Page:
Christian Fundamentalism – 1

Christian labels keep changing and mean different things to different people. What is a “fundamentalist” and what are the hallmarks of a Christian Fundamentalist? Professor Malan from South Africa has done an excellent job of defining what we believe Christian Fundamentalism is. I know others have other definitions but I fully support Professor Malan’s version and feel that his paper is so important that I have suspended my normal articles to publish this series. – Anton Bosch.

 There are so many variations of Christianity with regard to its practices and creeds that the question is often asked: which is the correct one? Christians who strongly adhere to basic Scriptural pronouncements, principles and values are referred to as fundamental, conservative or evangelical believers. The characteristics of this disposition will be reviewed in terms of its relevancy to a sound faith.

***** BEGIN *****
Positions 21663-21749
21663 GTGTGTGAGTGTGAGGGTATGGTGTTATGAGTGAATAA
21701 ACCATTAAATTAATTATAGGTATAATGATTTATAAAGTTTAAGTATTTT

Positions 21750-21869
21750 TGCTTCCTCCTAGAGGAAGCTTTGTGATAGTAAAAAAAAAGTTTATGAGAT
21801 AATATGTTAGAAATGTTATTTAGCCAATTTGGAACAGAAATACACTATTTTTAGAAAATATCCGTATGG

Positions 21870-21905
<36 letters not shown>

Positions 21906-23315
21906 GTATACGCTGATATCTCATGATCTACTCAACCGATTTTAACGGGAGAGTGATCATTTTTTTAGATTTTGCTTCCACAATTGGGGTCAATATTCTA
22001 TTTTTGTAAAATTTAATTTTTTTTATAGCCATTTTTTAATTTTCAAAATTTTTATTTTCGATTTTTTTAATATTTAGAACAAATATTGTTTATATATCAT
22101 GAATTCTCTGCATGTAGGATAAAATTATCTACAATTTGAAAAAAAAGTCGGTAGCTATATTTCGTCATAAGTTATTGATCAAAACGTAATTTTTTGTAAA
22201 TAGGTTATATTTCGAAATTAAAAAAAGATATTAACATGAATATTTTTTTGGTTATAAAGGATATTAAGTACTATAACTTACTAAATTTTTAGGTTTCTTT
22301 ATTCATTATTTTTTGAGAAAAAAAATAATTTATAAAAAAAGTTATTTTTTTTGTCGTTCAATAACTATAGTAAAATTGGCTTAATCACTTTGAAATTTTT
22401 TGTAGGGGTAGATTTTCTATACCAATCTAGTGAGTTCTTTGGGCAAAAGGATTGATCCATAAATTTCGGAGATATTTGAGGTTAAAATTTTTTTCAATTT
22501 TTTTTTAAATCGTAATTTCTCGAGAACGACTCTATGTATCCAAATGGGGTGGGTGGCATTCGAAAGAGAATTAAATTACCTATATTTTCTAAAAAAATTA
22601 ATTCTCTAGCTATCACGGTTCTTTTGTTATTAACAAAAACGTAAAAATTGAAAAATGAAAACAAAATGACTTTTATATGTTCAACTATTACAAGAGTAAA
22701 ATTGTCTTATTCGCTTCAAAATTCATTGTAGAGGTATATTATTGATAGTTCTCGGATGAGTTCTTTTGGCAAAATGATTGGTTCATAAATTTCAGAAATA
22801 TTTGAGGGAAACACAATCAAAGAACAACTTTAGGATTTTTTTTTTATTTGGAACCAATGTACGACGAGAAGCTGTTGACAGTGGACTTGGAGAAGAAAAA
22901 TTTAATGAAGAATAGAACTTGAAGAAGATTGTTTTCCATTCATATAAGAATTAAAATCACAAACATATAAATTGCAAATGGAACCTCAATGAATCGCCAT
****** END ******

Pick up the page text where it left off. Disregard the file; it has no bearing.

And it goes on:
Christian fundamentalism is associated with the following 32 basic principles:

Recognition of Scriptural authority. The Bible is recognized, in its original languages, as the literal and inerrant Word of God which was inspired by the Holy Spirit. It contains true knowledge on our salvation in Jesus Christ, and also offers a sure foundation to our Christian life in every domain: “All Scripture is given by inspiration of God, and is profitable for doctrine, for reproof, for correction, for instruction in righteousness, that the man of God may be complete, thoroughly equipped for every good work” (2 Tim. 3:15-17; cf. 2 Pet. 1:19-21). God is the supreme authority in the universe and His pre-eminence renders all pronouncements in His Word authoritative. If we fear God we should recognise the authority of His Word and diligently walk in its light. Divine blessings are promised to us if we do not deviate from the Word (Deut. 5:32; Isa. 66:2; Rev. 3:8). On the other hand, the judgements of God rest upon all people who turn their backs on Him, reject His authority and despise His Word.